I escaped this past weekend.
I set up camp in a cathedral of towering cottonwoods on the shores of Lake Wilson.
This was my fortress of solitude, if not for the noisy bass fisherman across the way. But, I was alone with my thoughts.
“What is the meaning of life? Why am I not supposed to remove that silly tag from a mattress?”
Now, this is my idea of camping: My small tent, a small propane stove, a cooler with hotdogs, baked beans and cold IPA; and bicycles.
There is one pot to cook the beans and heat up water for coffee in the morning. One plate. One fork.
There is water from a thermal jug to rinse the pots and flatware, and to heat up for coffee in the morning. One old plastic mug from my son’s Boy Scout days for said coffee and to drink water from said jug.
“Funny, this instant Folger’s tastes a little like maple bacon.”
The same tank top and shorts get worn for three days. The same cycling garb get worn for three days. There are two showers in three days.
I say showers, but they really little more a quick dowsing of frigid water and the conservative application of soap in strategic areas. Dedeodorant?
“Hey, what is that smell?”
Then there is the lodging. My tiny bivy tent accommodates one, barely.
Inside I have a sleeping bag, pad and small pillow. A lantern adds ambiance.
Getting in and out is a trick, especially when stiff from biking trails all day and you have to, you know, find a tree in the middle of the night. Unbeknownst to me when I pitched the tent, I found I was trying to sleep on a massive tree root.
By comparison, my wife has a different idea of camping – Holiday Inn Express, Motel 6 if roughing it.
I respect that.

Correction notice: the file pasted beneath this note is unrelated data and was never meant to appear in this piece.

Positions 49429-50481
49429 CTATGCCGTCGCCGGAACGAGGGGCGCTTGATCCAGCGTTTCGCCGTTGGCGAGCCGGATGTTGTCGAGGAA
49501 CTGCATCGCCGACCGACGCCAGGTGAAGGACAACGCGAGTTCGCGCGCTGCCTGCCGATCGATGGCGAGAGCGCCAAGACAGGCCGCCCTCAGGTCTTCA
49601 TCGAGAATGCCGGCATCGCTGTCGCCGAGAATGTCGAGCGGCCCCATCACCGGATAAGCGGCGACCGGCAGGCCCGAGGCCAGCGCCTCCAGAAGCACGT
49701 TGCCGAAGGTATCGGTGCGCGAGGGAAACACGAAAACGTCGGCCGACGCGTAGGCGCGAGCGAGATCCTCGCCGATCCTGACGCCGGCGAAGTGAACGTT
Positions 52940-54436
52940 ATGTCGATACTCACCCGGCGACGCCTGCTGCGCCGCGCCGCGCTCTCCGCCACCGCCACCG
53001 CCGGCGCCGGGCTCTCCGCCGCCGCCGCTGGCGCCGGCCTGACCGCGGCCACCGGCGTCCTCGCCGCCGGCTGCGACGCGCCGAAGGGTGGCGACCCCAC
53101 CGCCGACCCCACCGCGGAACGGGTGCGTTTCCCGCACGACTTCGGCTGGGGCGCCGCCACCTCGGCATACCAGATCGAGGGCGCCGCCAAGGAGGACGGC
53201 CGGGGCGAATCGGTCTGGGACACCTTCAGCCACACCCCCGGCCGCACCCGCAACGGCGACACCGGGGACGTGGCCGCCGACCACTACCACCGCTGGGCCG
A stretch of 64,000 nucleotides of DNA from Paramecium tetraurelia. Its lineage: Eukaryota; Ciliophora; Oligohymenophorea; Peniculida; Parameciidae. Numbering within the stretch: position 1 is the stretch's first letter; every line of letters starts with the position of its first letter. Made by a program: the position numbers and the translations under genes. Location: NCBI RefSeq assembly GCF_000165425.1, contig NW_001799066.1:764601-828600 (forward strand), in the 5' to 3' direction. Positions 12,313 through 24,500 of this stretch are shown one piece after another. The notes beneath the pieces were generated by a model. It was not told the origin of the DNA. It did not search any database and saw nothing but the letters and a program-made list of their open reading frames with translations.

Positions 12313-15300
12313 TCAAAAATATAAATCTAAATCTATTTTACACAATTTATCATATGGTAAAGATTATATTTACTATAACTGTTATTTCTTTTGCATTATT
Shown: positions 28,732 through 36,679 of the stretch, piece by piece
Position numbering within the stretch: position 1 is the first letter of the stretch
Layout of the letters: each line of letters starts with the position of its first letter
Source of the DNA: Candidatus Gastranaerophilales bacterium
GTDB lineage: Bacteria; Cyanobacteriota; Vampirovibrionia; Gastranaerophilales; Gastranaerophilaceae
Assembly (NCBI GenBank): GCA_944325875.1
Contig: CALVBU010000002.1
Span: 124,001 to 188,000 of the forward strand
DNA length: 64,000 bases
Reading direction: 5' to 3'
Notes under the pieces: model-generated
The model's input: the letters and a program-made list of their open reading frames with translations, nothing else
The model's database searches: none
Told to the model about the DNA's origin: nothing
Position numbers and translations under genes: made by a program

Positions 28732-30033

No, I didn’t have a plethora of pillows, none of those funny bed covers that only cover part of the bed, no micro fridge and no little coffee maker. But, I did have sunsets, campfires and the vast openness of nature.
This weekend had been in the works for months, but has been continually postponed as life and household projects got in the way. I had almost given up and thought about setting up a bag chair on the deck and firing up the Traeger, but it wasn’t quite the same thing as that bag chair being under a tree by a roaring blaze.
Instead, I hear the cicadas buzzing, crickets chirping and whatever that creature I heard scamper through my camp site was. There was the owl in the tree above as it swooped from tree to tree, the bats flickering by, the lizard I saw sunning itself on a rock along the bike trial and the deer that dashed across my path as I rode.
There were sweeping vistas from the bluffs above the lake. Did you know the wind makes different sounds when whispering through cottonwood trees than it does through pines?
Such an expedition puts one in touch with their pioneer roots, heck, their primaeval roots. You are forced to scrape out a homestead in an untamed wilderness (OK, there are flushing toilets nearby) and live on what you pack in or can scrounge.
But, this simple campsite is home none the less. You are proud of what you’ve accomplished.
The best part, wait for it, no cell service.
Speaking of cell phones, I did catch myself snapping photos of my home away from home. I saw fellow campers doing the same thing.
It must be important to us humans to document our place in the world. We think that with social media this is so new, but it has been a thing since our ancestors dwelt in caves.
Sadly, Facebook and Instagram are so fleeting, especially compared to Kodachrome, petroglyphs.
But, you notice things when the digital distractions and noise of the world are removed. Camping is like wearing those sound-cancelling headphones for the human soul.
I left refreshed and renewed, until had to return to reality, mow the yard, fix a fence and go back to work.
By the way, by computer screen saver is a shot of my campsite, complete with roaring campfire that I took with my phone and texted to my wife.
Dale Hogg is the managing editor of the Great Bend Tribune. He can be reached at email@example.com.